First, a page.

Blockchain Academy: We are on the brink of closing the loop on economic globalisation
Blockchain will deliver a globalised economy, making it as easy to send money as information.
Blockchain technologies will close the loop on economic globalisation, bringing the missing piece in the IMF’s definition of economic globalisation, says Carel de Jager, consultant at South Africa’s Blockchain Academy.
Speaking on day two of Finance Indaba Africa in Sandton, Carel gave the first of a series of talks in the FinTech track aimed at demystifying Blockchain and highlighting its potential beyond cryptocurrency.
“IMF says economic globalisation is the seamless sharing of goods, information and money. The ability to share goods internationally happened in the 1950s when shipping containers were invented; and in the 1990s, the internet brought seamless sharing of information, so sending money is the missing piece of economic globalisation. If we can send money as easily as we send information, we will have a globalised economy,” he said.
Explaining that Blockchain systems have trust inherently embedded in them, Carel pointed out that ensuring trust in virtually all other systems and processes was costly and cumbersome.
“Trust in transactions is quite a new problem. In the days of bartering, it was easier – you could see what you were trading for and the barter would take place. Cash works in the same manner – you don’t need to trust the person as long as you’re confident you can re-spend the money they paid. So there is a perceived value to the money. But everything changed when we started transacting digitally – it may appear someone is paying but they might not be; so now we outsource the trust to a third party – an agent, clearing house, bank, government or lawyers. This system worked for decades because these intermediaries’ entire existence depends on maintaining that trust. But every time there is a breach in trust, we add more layers of resistance to the process to regain that trust.”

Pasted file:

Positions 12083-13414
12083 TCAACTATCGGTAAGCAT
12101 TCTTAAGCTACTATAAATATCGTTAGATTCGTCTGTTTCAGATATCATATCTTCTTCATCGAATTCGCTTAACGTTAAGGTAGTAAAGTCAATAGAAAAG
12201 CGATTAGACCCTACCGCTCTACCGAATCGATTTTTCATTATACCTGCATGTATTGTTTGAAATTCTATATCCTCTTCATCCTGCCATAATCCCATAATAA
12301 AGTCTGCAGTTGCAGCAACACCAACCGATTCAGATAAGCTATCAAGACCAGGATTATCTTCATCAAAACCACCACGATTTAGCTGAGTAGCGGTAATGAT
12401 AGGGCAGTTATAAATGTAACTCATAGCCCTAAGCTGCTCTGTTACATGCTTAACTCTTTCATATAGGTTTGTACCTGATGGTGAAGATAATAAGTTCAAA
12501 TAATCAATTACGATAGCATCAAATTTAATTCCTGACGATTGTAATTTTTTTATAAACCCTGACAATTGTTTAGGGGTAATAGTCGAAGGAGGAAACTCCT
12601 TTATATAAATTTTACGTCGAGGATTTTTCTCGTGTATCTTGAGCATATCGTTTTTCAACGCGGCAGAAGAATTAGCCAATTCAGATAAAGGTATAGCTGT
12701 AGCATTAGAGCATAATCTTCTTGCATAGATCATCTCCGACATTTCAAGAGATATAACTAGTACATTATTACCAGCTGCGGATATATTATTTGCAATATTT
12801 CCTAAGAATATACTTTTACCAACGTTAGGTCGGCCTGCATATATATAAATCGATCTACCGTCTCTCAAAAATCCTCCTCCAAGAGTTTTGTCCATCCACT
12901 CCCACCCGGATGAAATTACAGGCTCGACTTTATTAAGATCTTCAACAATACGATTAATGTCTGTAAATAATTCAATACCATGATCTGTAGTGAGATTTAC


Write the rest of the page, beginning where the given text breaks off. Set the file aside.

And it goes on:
This adds complexity and cost to transactions, he noted. One of biggest areas of resistance is the remittance market, he said. “According to the World Bank, South Africans pay around 16 percent to all the intermediaries involved in sending money abroad.”
“So along came bitcoin – a new way of transacting without having to outsource trust.” Blockchain systems, especially the bitcoin blockchain, reduce the need for intermediaries and allow absolute trust, he said. “If you could eliminate transaction fees alone, you’d probably save enough money to end world hunger,” he noted.
Carel says that bitcoin trades cost a fraction of the fees paid to maintain trust in traditional transaction systems, and have the additional advantage of allowing assets to realise their true value and allow seamless, borderless asset transfers with instant settlement; while eliminating counterparty risk.